Obviously, it's been a year since I was listening to this song at my desk, and I've only now gotten around to typing up the post. Although I think the timing is actually perfect because I recently had an experience that gives me a - not necessarily new - but better understanding of the issue at hand.
What I want to talk about today is makeup. My mom has always been a strong proponent of no-makeup, and has been firm about wanting me to look natural. As a result, my encounters with makeup were few and far between. I used to wear it as a kid when I performed in The Nutcracker ballet on stage, and wore some of it during my Grade 12 graduation. For things like job interviews or events, I will generally swipe on some lipstick. Day-to-day, I wear absolutely no makeup.
While the lyrics of this song aren't groundbreaking, it was the message that resonated with me. I remember girls in my junior high who depended on their mascara; to be seen without it was their worst nightmare. But I think as Caillet would say: that's not the point of makeup.
Why should you care what they think of you,
When you're all alone by yourself,
Do you like you?
First and foremost, you need to love yourself. Makeup is most powerful when it's clear you would be just as confident about who you are without it. I've always admired girls who aren't afraid to post photos of themselves bare-faced because it shows that when they do put on makeup, it's for their own happiness - not for the approval of others. Makeup is about enhancing the natural beauty you have, but if you don't like who you are underneath, then makeup will only ever be a mask.
I mentioned the timing of this post is particular because, just recently, my friend agreed to help show me what I would look like with makeup on. She came over to apply eyeshadow, eyeliner and lipstick:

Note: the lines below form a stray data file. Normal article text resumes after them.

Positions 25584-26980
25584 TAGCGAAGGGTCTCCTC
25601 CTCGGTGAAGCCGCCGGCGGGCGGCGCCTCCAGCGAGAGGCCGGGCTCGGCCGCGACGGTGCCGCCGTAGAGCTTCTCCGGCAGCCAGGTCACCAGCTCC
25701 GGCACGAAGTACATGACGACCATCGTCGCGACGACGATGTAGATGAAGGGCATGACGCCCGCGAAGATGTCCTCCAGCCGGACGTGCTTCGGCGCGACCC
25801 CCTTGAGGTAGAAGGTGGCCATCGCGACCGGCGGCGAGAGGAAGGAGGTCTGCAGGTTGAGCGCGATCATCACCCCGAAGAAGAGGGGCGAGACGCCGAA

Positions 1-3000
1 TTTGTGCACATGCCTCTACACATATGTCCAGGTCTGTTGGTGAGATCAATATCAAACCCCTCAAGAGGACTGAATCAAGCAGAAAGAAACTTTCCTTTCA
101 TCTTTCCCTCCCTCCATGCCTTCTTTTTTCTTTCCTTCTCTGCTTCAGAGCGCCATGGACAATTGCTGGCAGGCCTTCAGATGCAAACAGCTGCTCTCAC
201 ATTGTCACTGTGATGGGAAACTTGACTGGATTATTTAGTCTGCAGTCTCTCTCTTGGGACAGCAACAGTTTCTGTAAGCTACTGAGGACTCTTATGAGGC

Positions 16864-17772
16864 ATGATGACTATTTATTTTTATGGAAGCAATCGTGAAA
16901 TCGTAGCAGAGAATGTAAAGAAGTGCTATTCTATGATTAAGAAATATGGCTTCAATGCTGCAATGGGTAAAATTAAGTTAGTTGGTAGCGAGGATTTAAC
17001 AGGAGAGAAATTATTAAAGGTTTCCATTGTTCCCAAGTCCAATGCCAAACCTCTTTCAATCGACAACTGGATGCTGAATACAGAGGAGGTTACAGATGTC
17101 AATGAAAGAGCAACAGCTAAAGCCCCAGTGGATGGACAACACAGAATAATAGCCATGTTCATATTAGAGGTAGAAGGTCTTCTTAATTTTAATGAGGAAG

I wanted to share this because putting makeup on helped me change the way I look at myself. I used to be so jealous of girls who were pretty, wondering why I wasn't graced with the genes to look as stunning. I used to hate taking off my glasses because I thought my eyes looked awfully tired and flat. Yet as you can see, I'm not wearing glasses in these photos - and that's a big deal for me. I have never taken a photo of myself without glasses, nor have I ever been so happy to see myself without them.
But the real moral of the story here happened when I took my makeup off that night. I looked at my once-again bare face, and realized that the features I so loved with makeup on were still there. I realized that the eyes I once thought were dull were actually quite wide and exploring, that the lips I hated for being too big were actually nicely plump, and the face I always thought was too wide was actually due to the way my cheeks pop when I smile. Funny how I had to see myself with makeup in order to love myself without it.
I still adore the way I look with makeup, and I have a whole new appreciation for what a simple cat eye can do. I would definitely wear makeup again if I had the chance, but day-to-day, I will continue without it because I know I don't need it to feel good about myself. After all, the most important question you have you ask yourself is: do you like you?